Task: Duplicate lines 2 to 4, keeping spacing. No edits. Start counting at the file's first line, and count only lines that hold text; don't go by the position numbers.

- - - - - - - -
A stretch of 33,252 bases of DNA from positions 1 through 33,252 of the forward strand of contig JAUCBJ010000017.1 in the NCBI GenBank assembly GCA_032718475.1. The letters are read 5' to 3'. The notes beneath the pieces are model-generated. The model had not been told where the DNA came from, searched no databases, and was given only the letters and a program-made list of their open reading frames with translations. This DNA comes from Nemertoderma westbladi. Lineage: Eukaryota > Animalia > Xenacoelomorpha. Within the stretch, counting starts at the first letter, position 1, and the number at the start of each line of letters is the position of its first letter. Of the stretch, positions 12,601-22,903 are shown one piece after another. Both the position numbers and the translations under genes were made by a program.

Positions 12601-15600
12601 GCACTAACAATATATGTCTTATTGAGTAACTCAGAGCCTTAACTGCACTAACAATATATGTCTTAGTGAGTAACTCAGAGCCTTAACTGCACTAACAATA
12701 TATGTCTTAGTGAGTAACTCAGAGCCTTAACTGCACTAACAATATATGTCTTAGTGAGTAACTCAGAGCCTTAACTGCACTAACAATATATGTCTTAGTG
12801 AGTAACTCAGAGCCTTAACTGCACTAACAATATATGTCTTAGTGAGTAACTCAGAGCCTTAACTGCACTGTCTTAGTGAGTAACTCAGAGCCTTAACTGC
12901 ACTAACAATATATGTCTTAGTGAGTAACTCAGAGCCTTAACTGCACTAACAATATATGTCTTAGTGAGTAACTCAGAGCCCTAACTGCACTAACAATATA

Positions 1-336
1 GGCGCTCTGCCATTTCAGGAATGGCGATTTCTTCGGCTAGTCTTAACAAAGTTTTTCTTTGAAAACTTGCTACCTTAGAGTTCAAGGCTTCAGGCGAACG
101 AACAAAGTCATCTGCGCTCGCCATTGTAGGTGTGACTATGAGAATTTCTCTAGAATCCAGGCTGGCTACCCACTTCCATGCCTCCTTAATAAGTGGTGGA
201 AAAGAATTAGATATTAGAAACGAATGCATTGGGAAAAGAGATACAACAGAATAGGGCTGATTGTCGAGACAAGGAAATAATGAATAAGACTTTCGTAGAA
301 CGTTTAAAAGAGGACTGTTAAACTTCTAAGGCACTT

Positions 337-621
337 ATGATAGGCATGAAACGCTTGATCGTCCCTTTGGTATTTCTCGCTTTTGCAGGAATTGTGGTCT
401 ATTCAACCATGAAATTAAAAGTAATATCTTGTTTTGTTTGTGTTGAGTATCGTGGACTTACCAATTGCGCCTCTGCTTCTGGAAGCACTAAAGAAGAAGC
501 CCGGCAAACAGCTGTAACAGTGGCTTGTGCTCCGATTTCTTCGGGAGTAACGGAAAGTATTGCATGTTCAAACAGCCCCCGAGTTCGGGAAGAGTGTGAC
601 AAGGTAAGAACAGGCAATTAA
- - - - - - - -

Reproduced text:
Positions 12601-15600
12601 GCACTAACAATATATGTCTTATTGAGTAACTCAGAGCCTTAACTGCACTAACAATATATGTCTTAGTGAGTAACTCAGAGCCTTAACTGCACTAACAATA
12701 TATGTCTTAGTGAGTAACTCAGAGCCTTAACTGCACTAACAATATATGTCTTAGTGAGTAACTCAGAGCCTTAACTGCACTAACAATATATGTCTTAGTG